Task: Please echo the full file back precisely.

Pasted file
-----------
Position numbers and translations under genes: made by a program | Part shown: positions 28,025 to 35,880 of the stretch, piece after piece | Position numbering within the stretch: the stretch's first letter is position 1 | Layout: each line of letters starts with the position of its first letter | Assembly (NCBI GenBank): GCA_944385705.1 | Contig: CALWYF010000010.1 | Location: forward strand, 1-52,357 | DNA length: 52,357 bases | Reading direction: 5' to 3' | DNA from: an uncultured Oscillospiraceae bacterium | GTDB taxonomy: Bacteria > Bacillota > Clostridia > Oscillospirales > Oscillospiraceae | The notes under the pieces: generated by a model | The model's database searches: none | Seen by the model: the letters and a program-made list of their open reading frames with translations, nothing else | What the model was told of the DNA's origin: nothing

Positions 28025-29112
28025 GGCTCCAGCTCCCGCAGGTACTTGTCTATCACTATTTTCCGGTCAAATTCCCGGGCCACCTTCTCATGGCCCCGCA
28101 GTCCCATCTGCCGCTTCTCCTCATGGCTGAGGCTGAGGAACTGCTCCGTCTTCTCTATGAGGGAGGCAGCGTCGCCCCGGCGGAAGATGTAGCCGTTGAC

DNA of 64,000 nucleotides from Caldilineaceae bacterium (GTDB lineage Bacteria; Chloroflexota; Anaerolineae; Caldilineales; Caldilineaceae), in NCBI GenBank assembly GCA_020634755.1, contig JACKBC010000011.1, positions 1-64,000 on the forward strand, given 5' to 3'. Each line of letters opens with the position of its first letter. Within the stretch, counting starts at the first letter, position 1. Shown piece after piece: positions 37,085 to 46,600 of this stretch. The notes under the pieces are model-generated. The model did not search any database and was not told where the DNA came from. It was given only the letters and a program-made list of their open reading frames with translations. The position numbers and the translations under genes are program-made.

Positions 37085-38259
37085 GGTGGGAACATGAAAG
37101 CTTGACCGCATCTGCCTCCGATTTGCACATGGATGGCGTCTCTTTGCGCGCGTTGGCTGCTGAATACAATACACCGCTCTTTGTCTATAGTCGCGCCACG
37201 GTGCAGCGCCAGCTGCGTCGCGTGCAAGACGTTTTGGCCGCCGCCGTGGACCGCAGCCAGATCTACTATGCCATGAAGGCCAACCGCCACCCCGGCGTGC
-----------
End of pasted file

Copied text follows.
Position numbers and translations under genes: made by a program | Part shown: positions 28,025 to 35,880 of the stretch, piece after piece | Position numbering within the stretch: the stretch's first letter is position 1 | Layout: each line of letters starts with the position of its first letter | Assembly (NCBI GenBank): GCA_944385705.1 | Contig: CALWYF010000010.1 | Location: forward strand, 1-52,357 | DNA length: 52,357 bases | Reading direction: 5' to 3' | DNA from: an uncultured Oscillospiraceae bacterium | GTDB taxonomy: Bacteria > Bacillota > Clostridia > Oscillospirales > Oscillospiraceae | The notes under the pieces: generated by a model | The model's database searches: none | Seen by the model: the letters and a program-made list of their open reading frames with translations, nothing else | What the model was told of the DNA's origin: nothing

Positions 28025-29112
28025 GGCTCCAGCTCCCGCAGGTACTTGTCTATCACTATTTTCCGGTCAAATTCCCGGGCCACCTTCTCATGGCCCCGCA
28101 GTCCCATCTGCCGCTTCTCCTCATGGCTGAGGCTGAGGAACTGCTCCGTCTTCTCTATGAGGGAGGCAGCGTCGCCCCGGCGGAAGATGTAGCCGTTGAC

DNA of 64,000 nucleotides from Caldilineaceae bacterium (GTDB lineage Bacteria; Chloroflexota; Anaerolineae; Caldilineales; Caldilineaceae), in NCBI GenBank assembly GCA_020634755.1, contig JACKBC010000011.1, positions 1-64,000 on the forward strand, given 5' to 3'. Each line of letters opens with the position of its first letter. Within the stretch, counting starts at the first letter, position 1. Shown piece after piece: positions 37,085 to 46,600 of this stretch. The notes under the pieces are model-generated. The model did not search any database and was not told where the DNA came from. It was given only the letters and a program-made list of their open reading frames with translations. The position numbers and the translations under genes are program-made.

Positions 37085-38259
37085 GGTGGGAACATGAAAG
37101 CTTGACCGCATCTGCCTCCGATTTGCACATGGATGGCGTCTCTTTGCGCGCGTTGGCTGCTGAATACAATACACCGCTCTTTGTCTATAGTCGCGCCACG
37201 GTGCAGCGCCAGCTGCGTCGCGTGCAAGACGTTTTGGCCGCCGCCGTGGACCGCAGCCAGATCTACTATGCCATGAAGGCCAACCGCCACCCCGGCGTGC